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Company of Fools will kick off its 25th season this weekend with two readings of Larissa FastHorse’s “The Thanksgiving Play.”

Company of Fools’ 25th annual theatrical season has had some false starts, with shutdowns and gathering restrictions putting a pause on what should have been a landmark anniversary celebration.

As much as 2020 has been a year of cancellations, it has also seen many arts organizations adapting and reimagining, and the Hailey-based theater company is no exception.

Company of Fools will finally, officially kick off its 25th season this weekend with two free rehearsed readings of Larissa FastHorse’s acclaimed satirical comedy “The Thanksgiving Play.”

Core Company Artists Andrew Alburger and Claudia McCain are sharing the director’s chair for the reading, which stars local theater mainstays Chris Carwithen, Melodie Taylor-Mauldin, Aly Wepplo and Company of Fools founding member Joel Vilinsky.

“The Thanksgiving Play” follows a mismatched team of teachers and actors who have been commissioned to develop an ethnically sensitive high school play that celebrates both Thanksgiving and Native American Heritage Month. Tiptoeing through their own perceptions of “political correctness,” the three white actors defer to the only Native American in the room for guidance, only to find that her insights and their expectations of her insights do not align.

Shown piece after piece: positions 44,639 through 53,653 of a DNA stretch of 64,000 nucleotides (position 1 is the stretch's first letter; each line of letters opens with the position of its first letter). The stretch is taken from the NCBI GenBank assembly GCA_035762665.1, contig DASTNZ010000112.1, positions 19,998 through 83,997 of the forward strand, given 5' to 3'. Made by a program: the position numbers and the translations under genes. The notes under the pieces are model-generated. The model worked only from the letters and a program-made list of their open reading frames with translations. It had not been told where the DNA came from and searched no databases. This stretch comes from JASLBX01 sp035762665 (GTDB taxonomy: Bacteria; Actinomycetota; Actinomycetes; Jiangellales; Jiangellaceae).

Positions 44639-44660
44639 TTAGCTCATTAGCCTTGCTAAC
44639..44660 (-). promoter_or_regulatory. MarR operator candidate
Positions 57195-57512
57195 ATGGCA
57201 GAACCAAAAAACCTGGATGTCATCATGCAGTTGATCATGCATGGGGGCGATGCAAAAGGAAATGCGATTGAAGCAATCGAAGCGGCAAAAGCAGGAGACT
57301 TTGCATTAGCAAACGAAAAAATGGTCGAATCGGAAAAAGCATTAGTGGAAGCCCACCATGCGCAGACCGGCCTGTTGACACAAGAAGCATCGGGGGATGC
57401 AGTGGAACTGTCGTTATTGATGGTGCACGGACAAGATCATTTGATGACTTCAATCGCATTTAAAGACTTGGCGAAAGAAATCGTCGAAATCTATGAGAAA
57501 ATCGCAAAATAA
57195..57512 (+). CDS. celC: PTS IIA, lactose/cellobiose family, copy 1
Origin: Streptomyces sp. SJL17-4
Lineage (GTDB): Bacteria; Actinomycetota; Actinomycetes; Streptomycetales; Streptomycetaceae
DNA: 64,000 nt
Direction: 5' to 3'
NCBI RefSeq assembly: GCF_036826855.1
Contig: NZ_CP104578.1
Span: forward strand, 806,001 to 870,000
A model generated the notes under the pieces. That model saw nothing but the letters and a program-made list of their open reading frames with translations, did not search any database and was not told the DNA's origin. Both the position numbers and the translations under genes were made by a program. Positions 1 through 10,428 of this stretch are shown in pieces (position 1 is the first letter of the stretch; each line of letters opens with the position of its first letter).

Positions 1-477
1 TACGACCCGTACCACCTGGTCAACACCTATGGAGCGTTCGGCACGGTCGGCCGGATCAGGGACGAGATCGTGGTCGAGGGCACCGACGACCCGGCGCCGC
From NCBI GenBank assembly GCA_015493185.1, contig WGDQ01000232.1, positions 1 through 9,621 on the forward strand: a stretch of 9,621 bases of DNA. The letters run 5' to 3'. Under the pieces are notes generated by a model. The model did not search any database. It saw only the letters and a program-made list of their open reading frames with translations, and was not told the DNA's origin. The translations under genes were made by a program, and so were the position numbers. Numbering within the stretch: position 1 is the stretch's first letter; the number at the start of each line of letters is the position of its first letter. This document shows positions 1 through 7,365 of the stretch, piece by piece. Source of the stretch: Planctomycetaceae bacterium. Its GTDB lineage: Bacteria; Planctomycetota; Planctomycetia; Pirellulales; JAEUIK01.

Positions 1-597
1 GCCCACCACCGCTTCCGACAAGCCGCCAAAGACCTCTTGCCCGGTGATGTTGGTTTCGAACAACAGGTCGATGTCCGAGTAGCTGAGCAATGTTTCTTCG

FastHorse sets her sights on cultural stereotypes, misguided attempts at sensitivity and inclusivity, white privilege and racism. She set herself the challenge of writing a play where the cast is either white or could be mistaken as white, but that still deals with themes of Native American identity in the contemporary United States.

“‘The Thanksgiving Play’ is a funny, satirical look at how in this age of trying to learn to be appropriate (or PC), we frequently find ourselves going too far the other way,” FastHorse said, quoted in a Company of Fools press release. “The play shows us how far we have to go to understand the struggles of BIPOC communities, in this case those of Native Americans. Most of us as white people, particularly of a certain generation, have been taught to have viewpoints that don’t always reflect the truth. It is more important that we be factually correct than politically correct.”

Company of Fools’ productions will stream via Crowdcast at 7 p.m. on Friday and Saturday, Nov. 27 and 28. Both events are free to watch.

After the reading, the artists will be in conversation with Randy Reinholz, founder and producing artistic director emeritus of Native Voices at the Autry Museum of the American West.

To register for free, visit svmoa.org or call 208-726-9491.

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